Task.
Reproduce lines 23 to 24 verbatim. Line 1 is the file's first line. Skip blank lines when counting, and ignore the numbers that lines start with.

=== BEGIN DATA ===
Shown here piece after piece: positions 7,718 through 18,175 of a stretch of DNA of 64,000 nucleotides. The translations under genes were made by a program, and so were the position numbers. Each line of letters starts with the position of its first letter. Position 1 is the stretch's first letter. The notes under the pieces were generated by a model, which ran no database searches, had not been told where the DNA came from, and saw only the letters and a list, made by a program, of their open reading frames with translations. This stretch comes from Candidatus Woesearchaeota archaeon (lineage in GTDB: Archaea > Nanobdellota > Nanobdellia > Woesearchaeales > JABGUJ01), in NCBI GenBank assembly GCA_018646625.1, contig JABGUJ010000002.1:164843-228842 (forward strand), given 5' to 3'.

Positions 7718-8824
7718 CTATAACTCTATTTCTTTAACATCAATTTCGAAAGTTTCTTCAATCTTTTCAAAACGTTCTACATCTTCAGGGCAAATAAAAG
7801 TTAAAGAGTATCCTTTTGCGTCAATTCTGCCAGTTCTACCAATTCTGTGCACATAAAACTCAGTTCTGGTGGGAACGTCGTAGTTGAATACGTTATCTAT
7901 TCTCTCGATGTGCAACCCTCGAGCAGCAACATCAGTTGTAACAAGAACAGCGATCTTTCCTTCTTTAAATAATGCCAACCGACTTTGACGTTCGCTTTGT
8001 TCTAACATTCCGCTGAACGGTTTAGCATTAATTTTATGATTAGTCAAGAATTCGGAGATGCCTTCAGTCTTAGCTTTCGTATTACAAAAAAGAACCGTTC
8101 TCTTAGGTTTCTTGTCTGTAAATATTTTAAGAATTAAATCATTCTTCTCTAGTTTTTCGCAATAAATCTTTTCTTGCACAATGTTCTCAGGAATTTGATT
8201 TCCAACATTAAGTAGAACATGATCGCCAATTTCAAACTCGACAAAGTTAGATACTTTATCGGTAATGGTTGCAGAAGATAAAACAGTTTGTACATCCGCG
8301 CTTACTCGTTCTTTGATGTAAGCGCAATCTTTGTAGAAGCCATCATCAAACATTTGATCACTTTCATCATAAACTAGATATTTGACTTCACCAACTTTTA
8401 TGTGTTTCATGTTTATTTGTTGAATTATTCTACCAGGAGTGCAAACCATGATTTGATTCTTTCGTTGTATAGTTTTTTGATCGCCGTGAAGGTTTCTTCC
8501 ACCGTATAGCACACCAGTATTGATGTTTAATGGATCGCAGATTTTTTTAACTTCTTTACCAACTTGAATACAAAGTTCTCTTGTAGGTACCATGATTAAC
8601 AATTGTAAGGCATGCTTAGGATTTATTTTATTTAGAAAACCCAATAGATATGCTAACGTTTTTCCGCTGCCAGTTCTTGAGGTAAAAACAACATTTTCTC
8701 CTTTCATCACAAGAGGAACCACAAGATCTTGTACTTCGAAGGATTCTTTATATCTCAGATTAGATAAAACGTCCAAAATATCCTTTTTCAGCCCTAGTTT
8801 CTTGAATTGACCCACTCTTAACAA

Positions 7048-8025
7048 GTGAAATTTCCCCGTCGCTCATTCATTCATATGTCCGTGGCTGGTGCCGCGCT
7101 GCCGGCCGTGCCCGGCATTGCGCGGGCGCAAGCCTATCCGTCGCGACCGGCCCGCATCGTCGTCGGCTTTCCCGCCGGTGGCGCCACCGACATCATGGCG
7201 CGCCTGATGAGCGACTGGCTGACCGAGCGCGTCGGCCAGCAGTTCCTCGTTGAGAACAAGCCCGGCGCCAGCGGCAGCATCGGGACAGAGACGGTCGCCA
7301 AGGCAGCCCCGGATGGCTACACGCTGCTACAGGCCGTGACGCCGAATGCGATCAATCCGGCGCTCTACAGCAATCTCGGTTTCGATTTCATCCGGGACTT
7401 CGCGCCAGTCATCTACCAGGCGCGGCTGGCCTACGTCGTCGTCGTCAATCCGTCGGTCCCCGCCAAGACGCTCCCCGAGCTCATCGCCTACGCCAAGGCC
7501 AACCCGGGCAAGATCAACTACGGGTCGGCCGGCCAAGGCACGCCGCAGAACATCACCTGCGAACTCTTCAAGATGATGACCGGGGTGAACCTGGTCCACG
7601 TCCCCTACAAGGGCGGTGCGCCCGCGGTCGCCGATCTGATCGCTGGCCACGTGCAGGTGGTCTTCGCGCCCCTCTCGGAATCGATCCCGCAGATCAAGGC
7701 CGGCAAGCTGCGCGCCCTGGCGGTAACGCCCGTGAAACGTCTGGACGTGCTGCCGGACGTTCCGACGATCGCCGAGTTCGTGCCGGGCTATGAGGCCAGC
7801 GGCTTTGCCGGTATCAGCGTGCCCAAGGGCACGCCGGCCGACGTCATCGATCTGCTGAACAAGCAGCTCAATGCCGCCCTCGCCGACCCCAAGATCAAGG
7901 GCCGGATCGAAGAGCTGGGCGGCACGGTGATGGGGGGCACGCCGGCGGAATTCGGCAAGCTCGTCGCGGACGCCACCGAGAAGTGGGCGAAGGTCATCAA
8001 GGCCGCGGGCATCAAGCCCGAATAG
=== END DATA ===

7701 CGGCAAGCTGCGCGCCCTGGCGGTAACGCCCGTGAAACGTCTGGACGTGCTGCCGGACGTTCCGACGATCGCCGAGTTCGTGCCGGGCTATGAGGCCAGC
7801 GGCTTTGCCGGTATCAGCGTGCCCAAGGGCACGCCGGCCGACGTCATCGATCTGCTGAACAAGCAGCTCAATGCCGCCCTCGCCGACCCCAAGATCAAGG